Nov 1, 2013
Short flight from Athens. Aegean Airlines even fed is lunch on the one hour flight. Take that US carriers. Landing and getting to the hotel went smoothly despite the harrowing drive to the hotel. Hard to believe you can have six or seven near death experiences in one half hour of Turkish driving. Checked in to our bordello-red silk and mirrored room with special lighting. I hope this is normal for Turkey.
Eating last night was fun. You walk by the mosque and restaurant hawkers accost you every few feet offering special discounts on their fare. Some even whisper that they serve beer and wine in the back. I think we will stick with water, coffee and tea. As I am writing, the muezzin is calling everyone to prayer this is Friday, the holy day and the mosques are closed to non-Muslims. Fair enough. Did enjoy the 5AM first call this morning.
After a sausage and bacon free breakfast we headed out on to the streets. They were relatively calm this morning. We are just a few minutes walk from most of the historic sights. Decided to revisit the underground Cistern made famous by James Bond in From Russia with Love. Could not find the row boat but located many carp and a very eerie environment. We watch the Istanbul in One Day Tour groups race through in five minutes the place that took us an hour to explore. We managed to find some quiet places in this underground water tank built in the 6th Century.
Headed for Hagia Sophia across the street. This church was built by the same Justinian who build he reservoir. The building is stupendous. Paris Notre Dame and Statue of Liberty could easily fit under the central dome. We explored every nook and cranny hoping that it would stay up one. Ore time. I read that the dome has collapsed three times in the past and the marble floors show plenty of cracking and crumbling. The church became a mosque that day of the Muslim conquest of Byzantium back in 1453. It became a secular museum with the art of both the religions in the 1930s. Much of the original art survives in the midst of continual restoration.
We walked around the Byzantine Hippodrome and saw the goodies brought here by Roman and Byzantine rulers of the city. Horse racing was a big deal. The Blue Mosque beckoned but we will see it when we are more welcome. Saw the remains of the triumphal arch from which distances to the far ends of the empire were measured. Not much remains but the signs were fun.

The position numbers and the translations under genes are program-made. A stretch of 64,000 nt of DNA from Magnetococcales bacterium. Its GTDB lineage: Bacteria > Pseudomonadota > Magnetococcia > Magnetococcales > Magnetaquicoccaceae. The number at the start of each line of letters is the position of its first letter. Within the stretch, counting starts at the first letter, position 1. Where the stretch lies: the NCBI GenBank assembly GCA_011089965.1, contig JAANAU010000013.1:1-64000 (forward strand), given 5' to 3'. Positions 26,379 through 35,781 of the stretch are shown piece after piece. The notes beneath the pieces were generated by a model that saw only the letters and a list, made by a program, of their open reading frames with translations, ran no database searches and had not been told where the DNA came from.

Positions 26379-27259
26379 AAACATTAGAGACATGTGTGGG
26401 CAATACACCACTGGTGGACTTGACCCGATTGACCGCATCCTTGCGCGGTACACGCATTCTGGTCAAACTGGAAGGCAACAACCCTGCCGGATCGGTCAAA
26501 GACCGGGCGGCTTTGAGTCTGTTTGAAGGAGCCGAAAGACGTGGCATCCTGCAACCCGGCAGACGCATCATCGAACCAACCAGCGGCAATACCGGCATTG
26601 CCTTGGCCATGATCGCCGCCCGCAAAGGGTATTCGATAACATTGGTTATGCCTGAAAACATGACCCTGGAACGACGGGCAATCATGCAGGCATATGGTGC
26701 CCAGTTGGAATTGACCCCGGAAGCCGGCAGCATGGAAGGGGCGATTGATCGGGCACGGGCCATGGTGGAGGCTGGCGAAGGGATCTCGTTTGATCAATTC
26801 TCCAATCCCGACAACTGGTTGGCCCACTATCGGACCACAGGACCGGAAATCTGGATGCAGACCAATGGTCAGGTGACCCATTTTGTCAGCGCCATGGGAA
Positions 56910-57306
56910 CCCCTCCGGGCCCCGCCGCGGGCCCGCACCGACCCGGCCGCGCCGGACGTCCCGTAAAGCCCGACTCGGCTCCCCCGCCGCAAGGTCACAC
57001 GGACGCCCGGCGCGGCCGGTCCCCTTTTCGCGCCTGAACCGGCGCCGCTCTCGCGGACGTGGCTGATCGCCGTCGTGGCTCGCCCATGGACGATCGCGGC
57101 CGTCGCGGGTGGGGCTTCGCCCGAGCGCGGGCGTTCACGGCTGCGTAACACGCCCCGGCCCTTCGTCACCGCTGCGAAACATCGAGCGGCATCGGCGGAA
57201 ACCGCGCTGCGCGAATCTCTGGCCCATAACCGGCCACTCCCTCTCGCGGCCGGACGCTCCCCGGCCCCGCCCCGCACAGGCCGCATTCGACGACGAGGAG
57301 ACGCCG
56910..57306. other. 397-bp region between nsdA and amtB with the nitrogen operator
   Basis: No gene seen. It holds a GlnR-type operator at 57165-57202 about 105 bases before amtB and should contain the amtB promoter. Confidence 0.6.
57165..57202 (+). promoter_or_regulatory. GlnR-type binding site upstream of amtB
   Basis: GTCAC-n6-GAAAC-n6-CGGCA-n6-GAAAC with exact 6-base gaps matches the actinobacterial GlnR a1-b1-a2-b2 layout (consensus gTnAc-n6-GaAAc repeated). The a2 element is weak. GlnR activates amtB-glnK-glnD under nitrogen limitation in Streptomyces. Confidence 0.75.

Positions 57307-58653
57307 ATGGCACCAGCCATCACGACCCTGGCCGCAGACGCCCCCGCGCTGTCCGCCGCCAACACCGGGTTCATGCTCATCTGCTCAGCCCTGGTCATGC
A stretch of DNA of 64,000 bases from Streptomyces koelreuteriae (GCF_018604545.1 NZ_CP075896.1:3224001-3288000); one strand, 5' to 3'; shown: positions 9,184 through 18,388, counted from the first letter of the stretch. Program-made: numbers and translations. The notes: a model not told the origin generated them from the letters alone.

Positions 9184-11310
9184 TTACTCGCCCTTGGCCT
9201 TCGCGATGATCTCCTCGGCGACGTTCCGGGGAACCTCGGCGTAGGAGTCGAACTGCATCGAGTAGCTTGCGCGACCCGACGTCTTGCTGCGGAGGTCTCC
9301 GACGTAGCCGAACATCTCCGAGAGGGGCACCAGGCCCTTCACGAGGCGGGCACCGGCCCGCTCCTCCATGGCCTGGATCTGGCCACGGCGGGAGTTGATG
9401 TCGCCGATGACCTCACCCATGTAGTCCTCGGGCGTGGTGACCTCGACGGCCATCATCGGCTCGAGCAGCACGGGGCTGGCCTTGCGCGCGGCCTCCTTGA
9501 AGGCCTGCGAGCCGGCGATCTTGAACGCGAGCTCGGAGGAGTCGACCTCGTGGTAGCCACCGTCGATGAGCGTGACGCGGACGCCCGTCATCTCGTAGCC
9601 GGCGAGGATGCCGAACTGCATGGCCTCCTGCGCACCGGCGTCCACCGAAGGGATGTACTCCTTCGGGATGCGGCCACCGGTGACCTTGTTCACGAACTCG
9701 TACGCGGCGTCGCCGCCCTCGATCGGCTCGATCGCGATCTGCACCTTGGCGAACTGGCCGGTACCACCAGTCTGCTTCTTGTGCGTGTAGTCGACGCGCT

Only part of the Archeological Museum was open. To see were collections the ancient middle eastern civilizations of Ur, Babylon, Hittites, Assyrians and others. The collection was amazing and included stuff I would have never had seen without going to Baghdad. That is not on the list.
We then made the decision to tackle the Topkapi Palace and its Harem. This was probably not the best decision but after entry we were committed. Let me say up front that if I was Sultan, I would swap for the Alhambra in Grenada even Steven. While this place is grand, it is a jumble. Four centuries of Sultans added whatever tickled their fancy. Maybe a favorite was the Circumcision Room. I don’t get the tile selection. While the individual tiles were beautiful, the coordination and combinations used were a mishmash. It was like going to a tile store and buying whatever was in inventory and using it all in one room.
There were plenty of fountains and tubs and sinks and baths but placed in strange locations like an entry but no in the private areas. It is not they could not have afforded an interior decorator. We saw buckets of emeralds and enough gold and silver to pave the strip in Vegas. The whole place reflected their massive empire that was patched together from Asia to Africa and Europe. It also fell to pieces like this place.
We have seen plenty of royal knicknacks and treasures in European palaces. Versailles comes to mind. So does the Habsburg Imperial treasury remind me of their treasure rooms. However, places like Schunbrunn and Versailles have a constancy of decadence not seen here. Perhaps it was the length of time to construct and remodel that created the jarring inconsistency. I think it largely reflected the effort to include stuff and ideas from their entire empire using Venetian, Persian and Turkish artisans and architects to create this accumulation. I quests I won’t be invited back by the Turkish tourist bureau.
I did manage to keep quiet during our visit to the sacred collection. Let it be said that I have voiced criticism about the Christian relief collections of many countries. In the Topkapi Palace there is a unique collection of Muslim relics. Without any commentary, here is a partial list: King David’s sword, the staff of Moses, Mohammed’s robe, beard and footprint. These were next to the original gold kissing opening of the Kaaba in Mecca and the swords of the Prophet Mohammed and his original band of brothers. I did not say a thing. The folks in these rooms took this stuff very seriously as did I while in the palace.
Had to see the Harem. The person who actually ran the empire was the Sultans Mommy Dearest. She controlled all kinds of access to the big guy. The Sultan seemed to wait for what she sent him in his small quarters, compared to hers, tucked in the back. His Man Cave would not not make it on a TV show today. Really disappointing.
Dodged trams and taxis and made it back to our hotel. It is about time to eat. Time to upload a few pictures and post this. There are a few pictures of our modest, mirrored palace hotel room.